Two questions are presented by the record. The one relative to the privy examination of the feme covert, it is not necessary for us to consider. Another, which lies at the threshold of the defense, must be first disposed of. The land belonged in fee to Polly Kerns, who was the wife of Peter Kerns., Both of these persons died before the institution of this suit, and the lessor of the plaintiff is the heir-at-law of Polly Kerns. To meet this claim, the defendant al*228leges tbat Peter Kerns and his wife, Polly, for valuable consideration, sold and conveyed the land in question to one Swink, under whom he claims. If the deed produced by the defendant does convey the right of Mrs. Kerns, then the title is out of the lessor, and the action cannot be supported. That deed constitutes a part of the case, and operates only to convey to Swink the right, title and interest, which Peter Kerns had in the land,-and which was for his life only. It conveys away no interest belonging to Mrs. Kerns ; it does not purport, even, to do so. She is nowhere mentioned in the deed, but it evidences simply a contract, between Peter Kerns and Swink. It is trae, it attempts to convey the fee simple, but it only, conveys his interest. So far from its being the intention of the parties to embrace Mrs. Kerns’ interest in the land when executed, at that time neither Kerns nor Swink appear to have known that she had any interest; at least Swink did not. The case states that, sometime after the execution of tire deed, Swink learned that Kerns claimed the land through his wife, and being dissatisfied, upon his proposition, Mrs. Kerns, with the approbation of her husband, signed her name to the deed. This sufficiently shows that the contract of bargain and sale was solely between Kerns and Swink, without any view to the interest of Mrs." Kerns. This brings us to the main question in the case: Hid her signing and sealing the deed, under these circumstances, make her a party to it inlaw? We are of opinion that it did not. The conveyance from Kerns to Swink is dated 1st December, 1823, and, sometime afterwards, Polly Kerns signed and sealed the deed. The deed to Swink was then executed, and he had taken possession before Polly Kerns attempted to execute it. For all the purposes of a conveyance, she might as well have signed arid sealed a blank piece of paper. O.ur attention was called to the ease of Vanhook v. Barnett, 4 Dev. 268, and to Smith v. Croker, 5 Mass. Rep. 539. Neither of those cases control this. The action in the first was upon an administration bond, in which there was a blank left for the insertion of the names of the obligors. The name of Barnett was not inserted in the body of the bond, but he executed it with the other sureties. *229"We take it, that the obligors had all signed and sealed the bond before their names were inserted ib the body of it, and the only question on this point was, that in order to bind Barnett, it was sufficient that he should have executed it. So, in the case in Mass. Bep., which was an action against a surety upon a bond, the surety .signed the instrument before his name was inserted. The Court .held it to be immaterial. These decisions were correct, but they do not fit our case. There are .cases showing that it is not, in all instances, necessary for parties’ names to appear in the body of an obligation: If he execute^ it bjr signing and sealing, as in the case of an obligation to pay money absolutely or conditionally. If the obligation begins “ we promise to pay,” &c., all the parties who execute it are bound; or where, in such an instrument, a blank is left for the names of the obligors. But all these cases fall short, for the reason assigned herein-before to govern this. The conveyance by Peter Kerns takes not the slightest notice of any interest in the land, possessed by the wife, Polly. The deed was full and complete when Peter Kerns executed and delivered it, and the wife was no party to it. Nor did Swink bargain «for her rightj but for the husband’s. The only way whereby, in our law, a feme covert can convey her real estate, is by joining her husband in- the conveyance. It takes the place of the common law assurance by fine. Justice BlaoKstoNE, in the 2nd vol. of lps commentaries, page 355, says, “ the fine is the usual, and almost the only safe, method wdiereby she can join in the sale, settlement, or incumbrance of any estate.” In order to assure the estate of the feme covert to the cognizee, she must be a party to the whole proceedings, and be privily examined. This mode of conveyance never was in force in this State. The conveyance by deed of bargain and sale, accompanied by the privy examination of the wife, being more expeditious and less expensive. In analogy to the conveyance by fine, she must be a party with her husband in the eonveijanee at the time it is executed. It is not sufficient that, at any subsequent period, she signs and seals the deed so previously made. At the time she attempted tp *230execute tbe deed, ber husband had no estate in it, she, therefore, could not joimhim in the sale at that time. The legal title to the premises is not in the defendant, but in the lessor of the plaintiff.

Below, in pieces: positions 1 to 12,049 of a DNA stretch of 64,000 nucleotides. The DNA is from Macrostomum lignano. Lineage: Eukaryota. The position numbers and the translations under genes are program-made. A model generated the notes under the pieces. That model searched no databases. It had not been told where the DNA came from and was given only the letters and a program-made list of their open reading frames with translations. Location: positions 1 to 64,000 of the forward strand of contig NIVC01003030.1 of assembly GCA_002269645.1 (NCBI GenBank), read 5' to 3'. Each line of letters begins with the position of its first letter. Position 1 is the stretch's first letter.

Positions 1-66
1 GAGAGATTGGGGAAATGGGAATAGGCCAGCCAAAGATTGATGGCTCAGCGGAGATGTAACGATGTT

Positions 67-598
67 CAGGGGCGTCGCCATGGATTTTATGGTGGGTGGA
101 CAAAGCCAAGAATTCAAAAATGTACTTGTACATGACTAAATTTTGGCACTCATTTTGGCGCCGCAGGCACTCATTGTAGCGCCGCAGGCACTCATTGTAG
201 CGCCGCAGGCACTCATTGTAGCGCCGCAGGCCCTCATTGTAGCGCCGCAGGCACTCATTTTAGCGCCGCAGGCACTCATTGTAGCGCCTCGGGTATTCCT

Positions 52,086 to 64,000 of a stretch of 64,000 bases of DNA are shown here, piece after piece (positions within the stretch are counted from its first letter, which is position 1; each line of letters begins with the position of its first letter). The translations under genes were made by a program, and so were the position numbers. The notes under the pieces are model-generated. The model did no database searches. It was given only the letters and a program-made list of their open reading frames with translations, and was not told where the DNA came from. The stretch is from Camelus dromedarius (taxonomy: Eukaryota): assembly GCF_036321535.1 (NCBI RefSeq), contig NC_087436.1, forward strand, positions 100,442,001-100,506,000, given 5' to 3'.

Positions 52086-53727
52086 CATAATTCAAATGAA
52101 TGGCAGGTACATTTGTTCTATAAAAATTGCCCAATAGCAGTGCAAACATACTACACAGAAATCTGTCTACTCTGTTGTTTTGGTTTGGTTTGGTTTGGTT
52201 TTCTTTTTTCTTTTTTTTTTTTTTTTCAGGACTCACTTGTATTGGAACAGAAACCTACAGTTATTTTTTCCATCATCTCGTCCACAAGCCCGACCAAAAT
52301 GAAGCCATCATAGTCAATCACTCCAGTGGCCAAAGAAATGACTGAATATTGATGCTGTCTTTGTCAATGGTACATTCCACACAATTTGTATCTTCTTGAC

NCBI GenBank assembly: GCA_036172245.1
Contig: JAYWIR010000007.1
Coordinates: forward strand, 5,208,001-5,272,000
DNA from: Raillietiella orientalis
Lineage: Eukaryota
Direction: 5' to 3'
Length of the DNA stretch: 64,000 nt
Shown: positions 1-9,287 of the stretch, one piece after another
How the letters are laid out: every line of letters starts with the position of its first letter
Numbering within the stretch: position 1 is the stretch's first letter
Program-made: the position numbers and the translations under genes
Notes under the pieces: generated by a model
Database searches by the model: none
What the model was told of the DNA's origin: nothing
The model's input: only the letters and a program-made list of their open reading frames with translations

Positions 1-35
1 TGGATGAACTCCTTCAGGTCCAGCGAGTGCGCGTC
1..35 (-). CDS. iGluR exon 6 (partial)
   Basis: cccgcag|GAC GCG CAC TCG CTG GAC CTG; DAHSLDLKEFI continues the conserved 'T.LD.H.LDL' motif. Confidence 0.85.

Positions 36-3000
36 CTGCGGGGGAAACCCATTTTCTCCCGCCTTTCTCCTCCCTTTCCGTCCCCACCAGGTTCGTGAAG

Pee Cueiam. 51 Judgment affirmed.